As an artist who has both rapped and crooned his way through numerous records, Canadian artist Drake has at times garnered a handful of labels due to his more emotionally-charged records. But in a recent interview, the Young Money emcee stated that he wasn’t terribly pleased with the labels he feels aren’t fully accurate.
“’I’m so sick of people saying that I’m lonely and emotional, and associating me with this longing for a woman,” said Drizzy, according to HotNewHipHop.com. “I hate that. It bothers me so much…cause I do make music that makes you feel something but I’m actually not that guy in real life. I’m a happy person.”
Although the Toronto-based rapper refers to himself as “a happy person” during his interview with Jian Ghomeshi of CBC Radio, he does later reveal that he’s not at a point in his life where he’s content.
“I’m not content by any means, I wanna keep working but I’m a happy person,” said Drake. “I’m very excited, my life is constantly exciting. It’s not some sad, depressing story. As far as the soundscapes go, that’s just the music that I chose to make, I make music strictly for the purpose of driving at nighttime.”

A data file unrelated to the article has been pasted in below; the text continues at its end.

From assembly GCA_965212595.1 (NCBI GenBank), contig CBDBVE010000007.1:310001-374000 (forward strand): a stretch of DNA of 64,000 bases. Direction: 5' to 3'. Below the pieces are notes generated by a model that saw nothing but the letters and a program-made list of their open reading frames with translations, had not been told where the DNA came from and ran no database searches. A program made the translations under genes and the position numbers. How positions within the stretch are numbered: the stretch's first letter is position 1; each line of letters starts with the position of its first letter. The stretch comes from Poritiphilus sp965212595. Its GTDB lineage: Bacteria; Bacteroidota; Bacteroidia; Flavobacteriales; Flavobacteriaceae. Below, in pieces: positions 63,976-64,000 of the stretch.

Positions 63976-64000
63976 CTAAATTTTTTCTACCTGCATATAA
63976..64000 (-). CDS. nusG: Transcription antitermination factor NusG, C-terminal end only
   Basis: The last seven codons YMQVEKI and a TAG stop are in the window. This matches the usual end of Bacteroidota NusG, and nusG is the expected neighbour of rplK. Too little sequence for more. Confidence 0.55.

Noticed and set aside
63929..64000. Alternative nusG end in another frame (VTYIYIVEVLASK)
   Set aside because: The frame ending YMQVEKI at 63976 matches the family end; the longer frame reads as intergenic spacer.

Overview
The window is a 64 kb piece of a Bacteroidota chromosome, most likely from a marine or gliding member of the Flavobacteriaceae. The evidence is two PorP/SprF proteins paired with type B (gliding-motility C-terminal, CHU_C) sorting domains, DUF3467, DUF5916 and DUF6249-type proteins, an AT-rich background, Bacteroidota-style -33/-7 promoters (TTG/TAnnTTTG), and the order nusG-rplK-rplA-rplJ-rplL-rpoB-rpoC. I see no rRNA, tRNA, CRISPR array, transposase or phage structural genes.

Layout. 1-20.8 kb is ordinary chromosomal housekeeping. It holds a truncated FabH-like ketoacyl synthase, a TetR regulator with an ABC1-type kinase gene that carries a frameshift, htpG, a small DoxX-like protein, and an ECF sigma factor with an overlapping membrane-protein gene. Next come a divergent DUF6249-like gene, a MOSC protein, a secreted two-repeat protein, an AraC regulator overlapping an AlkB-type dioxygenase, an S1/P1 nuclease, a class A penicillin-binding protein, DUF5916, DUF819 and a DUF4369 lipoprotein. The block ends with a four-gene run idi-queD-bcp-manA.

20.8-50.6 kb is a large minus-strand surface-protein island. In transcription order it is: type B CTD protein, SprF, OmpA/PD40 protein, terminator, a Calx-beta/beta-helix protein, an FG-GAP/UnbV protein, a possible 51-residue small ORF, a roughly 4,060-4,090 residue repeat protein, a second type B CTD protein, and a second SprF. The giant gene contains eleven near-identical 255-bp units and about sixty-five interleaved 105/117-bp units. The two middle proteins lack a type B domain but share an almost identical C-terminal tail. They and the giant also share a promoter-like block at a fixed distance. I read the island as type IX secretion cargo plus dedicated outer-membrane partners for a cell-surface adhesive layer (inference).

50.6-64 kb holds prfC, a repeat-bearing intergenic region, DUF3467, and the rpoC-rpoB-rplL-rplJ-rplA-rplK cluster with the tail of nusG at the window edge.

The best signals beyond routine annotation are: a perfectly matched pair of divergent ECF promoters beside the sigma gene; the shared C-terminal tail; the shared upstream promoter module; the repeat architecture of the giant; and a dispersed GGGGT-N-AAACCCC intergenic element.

On his newly-released third album, Nothing Was The Same, Drake occasionally touches on love, women, and other emotions throughout the project. On the Jake One-produced “Furthest Thing,” Drake croons about balancing his career and being with the woman in his life as he sings, “And I hate that you don’t think I belong to ya/Just too busy runnin’ shit to run home to ya.”
In addition to expressing his distaste at being labeled “lonely and emotional,” Drake also commented on his writing process and the challenges he faced while working on Nothing Was The Same, during his hour-long interview with Ghomeshi.
According to the Young Money rapper, he was given a set amount of tracks to record for his album, which was released on September 24.
“My right-hand partner in music creation, challenged me on this album to trim that fat,” said Drake. “To make a very concise project and asked me to—actually gave me a song cap. Asked me to keep it at 13 or 14 songs on the original. And so that was an interesting challenge for me. And now that it’s out and the world appreciates it, it’s a great feeling.”